Talented tarnished: An interview with wünderkind Jya Yan


I found Jya on Instagram and was immediately spellbound by the stunning work on display. If you're into dark fantasy and mechs I'm sure you will be to, so please have a look at the links below and support this incredible young artist!

Twitter: https://twitter.com/Jyaart




Tell us a bit about yourself and your background.

Hey, this is Jya, my full name is Jiahuiyi Yan. And now all my friends call me “Jya ''. I recently just graduated ArtCenter College of Art and Design and am looking for freelance positions/jobs in the Los Angeles area. I specialize in environmental and character art; my inspiration for my field of expertise stems from entertainment I enjoy such as The Darks Souls series (Game), Berserk (Manga), and Nier Automata (Game).

What are your main inspirations and who are some artists you look up to?

My day to day inspiration comes from my friends whom I have gone through ArtCenter with, they provide me the time of day when I am stressed and help bounce design ideas off of when I am stuck. Due to COVID-19, these past couple of years have been extremely challenging, both mentally and physically, but I have found solace with my friends and the release of new games within the Dark Souls franchise, that being Elden Ring which I draw huge inspiration and motivation from. I one day aspire to create artwork that I am proud to present next to those working at Front Software.

My hero is Miura Kentaro. I really love his unique art style, his genius way of storytelling, and his dedication to his own art which has influenced my own style.


What do you consider the most significant contribution to your growth as an artist?

Attending ArtCenter has introduced me to some of the people that I value in my life; friends, instructors, and alumni who have consoled me in my journey as a designer.

What would you tell your 18-year-old self about your career path and lessons?

Play more games, figure out what technique you enjoy and use that to your advantage as an artist.


I adore the painterly vibe of some of your pieces. How long did it take you to develop your own style and approach?

My style has been ever-evolving due to my personal tastes and interests shifting over the years, I would say the most fundamental artwork that I would say I reference is Greg Rutkowski for his painting style, and Miura for his themes.

Your Elden Ring fan art is incredible. How do video games and/ or pop culture influence and inform your work?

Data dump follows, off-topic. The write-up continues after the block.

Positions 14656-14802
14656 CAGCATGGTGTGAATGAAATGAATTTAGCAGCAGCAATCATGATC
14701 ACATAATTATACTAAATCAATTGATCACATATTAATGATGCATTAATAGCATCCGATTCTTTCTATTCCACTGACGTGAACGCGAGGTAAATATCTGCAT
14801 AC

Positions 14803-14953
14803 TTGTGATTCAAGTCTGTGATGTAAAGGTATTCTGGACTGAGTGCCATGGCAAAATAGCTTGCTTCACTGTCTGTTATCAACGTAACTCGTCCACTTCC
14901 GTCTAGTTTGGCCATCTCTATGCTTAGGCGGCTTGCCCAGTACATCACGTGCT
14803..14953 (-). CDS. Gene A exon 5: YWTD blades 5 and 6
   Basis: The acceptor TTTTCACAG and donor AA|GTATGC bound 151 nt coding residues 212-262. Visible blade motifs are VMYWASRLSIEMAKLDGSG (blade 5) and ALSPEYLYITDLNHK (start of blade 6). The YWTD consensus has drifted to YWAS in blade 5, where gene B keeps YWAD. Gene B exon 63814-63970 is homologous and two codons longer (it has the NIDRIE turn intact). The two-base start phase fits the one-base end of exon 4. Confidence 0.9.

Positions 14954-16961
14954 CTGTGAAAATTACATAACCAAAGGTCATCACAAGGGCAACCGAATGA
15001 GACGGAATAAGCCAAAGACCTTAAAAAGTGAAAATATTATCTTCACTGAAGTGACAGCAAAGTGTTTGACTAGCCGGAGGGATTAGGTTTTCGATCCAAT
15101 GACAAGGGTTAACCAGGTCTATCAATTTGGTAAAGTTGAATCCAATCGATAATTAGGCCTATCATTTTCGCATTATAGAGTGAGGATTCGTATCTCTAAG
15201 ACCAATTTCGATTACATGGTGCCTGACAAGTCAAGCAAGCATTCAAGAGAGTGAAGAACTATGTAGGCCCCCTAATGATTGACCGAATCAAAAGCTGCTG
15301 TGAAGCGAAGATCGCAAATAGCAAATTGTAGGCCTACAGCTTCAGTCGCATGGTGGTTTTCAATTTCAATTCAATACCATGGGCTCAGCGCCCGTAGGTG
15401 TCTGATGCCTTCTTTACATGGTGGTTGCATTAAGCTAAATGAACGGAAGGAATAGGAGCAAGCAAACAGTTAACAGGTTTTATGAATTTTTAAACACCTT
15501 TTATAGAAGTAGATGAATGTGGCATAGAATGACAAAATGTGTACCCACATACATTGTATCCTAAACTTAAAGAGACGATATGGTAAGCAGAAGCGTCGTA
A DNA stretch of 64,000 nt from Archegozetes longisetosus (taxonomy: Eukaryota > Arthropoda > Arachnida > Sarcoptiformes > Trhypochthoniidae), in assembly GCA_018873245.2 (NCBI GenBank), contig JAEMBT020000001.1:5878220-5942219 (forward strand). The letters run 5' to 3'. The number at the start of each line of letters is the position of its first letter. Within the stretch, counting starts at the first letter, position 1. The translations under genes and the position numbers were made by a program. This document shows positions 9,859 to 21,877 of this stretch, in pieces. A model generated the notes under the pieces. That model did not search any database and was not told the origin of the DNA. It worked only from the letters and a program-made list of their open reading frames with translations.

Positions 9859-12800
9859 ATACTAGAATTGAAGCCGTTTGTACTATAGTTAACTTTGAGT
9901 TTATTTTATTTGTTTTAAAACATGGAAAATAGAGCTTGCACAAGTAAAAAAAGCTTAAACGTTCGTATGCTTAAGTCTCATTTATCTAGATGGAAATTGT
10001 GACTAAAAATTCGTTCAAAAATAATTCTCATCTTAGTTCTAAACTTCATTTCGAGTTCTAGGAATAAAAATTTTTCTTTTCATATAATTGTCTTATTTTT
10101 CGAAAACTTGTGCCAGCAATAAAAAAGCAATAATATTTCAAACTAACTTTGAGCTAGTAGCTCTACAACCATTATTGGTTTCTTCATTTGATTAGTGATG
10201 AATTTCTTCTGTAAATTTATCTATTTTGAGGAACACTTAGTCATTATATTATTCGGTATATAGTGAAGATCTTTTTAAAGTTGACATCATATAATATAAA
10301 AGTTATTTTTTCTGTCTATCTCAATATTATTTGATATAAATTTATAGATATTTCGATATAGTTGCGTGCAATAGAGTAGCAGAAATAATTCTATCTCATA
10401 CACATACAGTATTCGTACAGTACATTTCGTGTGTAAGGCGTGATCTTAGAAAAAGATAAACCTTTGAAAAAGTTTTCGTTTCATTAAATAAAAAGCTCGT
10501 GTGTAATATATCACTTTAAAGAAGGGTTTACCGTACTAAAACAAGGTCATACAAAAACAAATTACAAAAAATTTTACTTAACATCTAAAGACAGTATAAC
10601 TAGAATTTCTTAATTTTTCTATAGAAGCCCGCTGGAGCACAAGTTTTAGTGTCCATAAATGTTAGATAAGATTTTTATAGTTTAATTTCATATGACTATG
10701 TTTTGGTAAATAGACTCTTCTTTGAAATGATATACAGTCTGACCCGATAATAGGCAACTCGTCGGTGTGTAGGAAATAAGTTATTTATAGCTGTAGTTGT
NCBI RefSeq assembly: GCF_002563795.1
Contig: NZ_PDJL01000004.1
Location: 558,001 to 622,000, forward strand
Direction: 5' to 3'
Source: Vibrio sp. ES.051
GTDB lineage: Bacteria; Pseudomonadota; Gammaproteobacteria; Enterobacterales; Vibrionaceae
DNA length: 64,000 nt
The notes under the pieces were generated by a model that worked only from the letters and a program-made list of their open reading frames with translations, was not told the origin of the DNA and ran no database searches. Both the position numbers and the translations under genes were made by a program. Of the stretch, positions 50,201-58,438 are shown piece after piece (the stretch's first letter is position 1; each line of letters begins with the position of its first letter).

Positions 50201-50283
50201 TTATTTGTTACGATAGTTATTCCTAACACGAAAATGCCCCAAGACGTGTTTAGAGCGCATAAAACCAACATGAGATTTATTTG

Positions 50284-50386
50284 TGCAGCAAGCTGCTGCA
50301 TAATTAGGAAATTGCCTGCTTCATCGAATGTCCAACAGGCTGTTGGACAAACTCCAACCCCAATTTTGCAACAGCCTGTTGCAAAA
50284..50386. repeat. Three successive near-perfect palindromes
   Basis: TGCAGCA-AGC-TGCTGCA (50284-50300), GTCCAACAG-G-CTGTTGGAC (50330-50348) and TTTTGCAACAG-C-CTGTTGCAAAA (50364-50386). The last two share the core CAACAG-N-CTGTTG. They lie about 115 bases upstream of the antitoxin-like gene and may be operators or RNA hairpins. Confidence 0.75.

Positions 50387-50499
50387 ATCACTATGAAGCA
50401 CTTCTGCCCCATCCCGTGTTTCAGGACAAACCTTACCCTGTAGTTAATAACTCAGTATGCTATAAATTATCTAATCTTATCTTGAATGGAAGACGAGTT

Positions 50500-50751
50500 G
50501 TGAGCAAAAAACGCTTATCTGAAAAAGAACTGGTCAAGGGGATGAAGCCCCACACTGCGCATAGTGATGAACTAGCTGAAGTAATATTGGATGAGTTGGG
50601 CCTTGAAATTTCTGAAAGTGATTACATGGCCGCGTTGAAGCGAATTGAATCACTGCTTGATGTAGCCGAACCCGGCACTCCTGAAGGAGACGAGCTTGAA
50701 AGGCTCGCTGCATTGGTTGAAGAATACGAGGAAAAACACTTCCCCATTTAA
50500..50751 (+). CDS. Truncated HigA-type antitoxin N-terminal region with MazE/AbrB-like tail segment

I found it fun to imagine more backstory between characters and the environment, allowing me to explore down this avenue of work. I also generally favour the story side of games and being an artist and able to visualize my imagination has been rewarding.


Tell me about the most difficult project you’ve worked on and how you managed to finish it?

There’s an indie game project I worked on with my friends it’s called AOshu, I work with this amazing game design student Darren Kwan, and art director Masea Suga, Enrique Romeo. It was really tough because It was my first game project, we took a lot of stabs and tried to learn new techniques and provide them for my work immediately. but I’m happy with the result and the game will be launched on steam (hopefully) last this year.

Are you currently trying to learn any specific skill, and how do you go about learning it?

I picked up ZBrush a little while ago and have been fascinated with the workflow and have been trying to improve.


What is your dream project and can you tell us a little more about it?

I’m a huge fan of Bloodborne, It would be my dream to work on a horror type video game.

I see some super interesting mech drawings on your Instagram. How do you go about creating believable yet fantastic machinery?

I am often intrigued with everyday machinery and how things work, creating mechs is just a way of exercising a creative muscle by taking a reference and transforming it into something more fantastical. Because I find comfort in doing mechs, a lot of the time, I reach a flow state and draw as much as I can.

How do you monetise your artistic endeavours?

I have a couple of private, personal projects that I am currently working on that I may one day show; It factors in my ability to create a more elaborate story behind characters in my favourite genres and visualise how they would interact on a day to day basis.


What do you think is a good way to think about money in the creative field?

Personally, I definitely believe money will find you once you develop your own language and confidence in your art.

What projects are you currently working on?

I’m very interested in Vtuber, working on a model for myself right now, lol.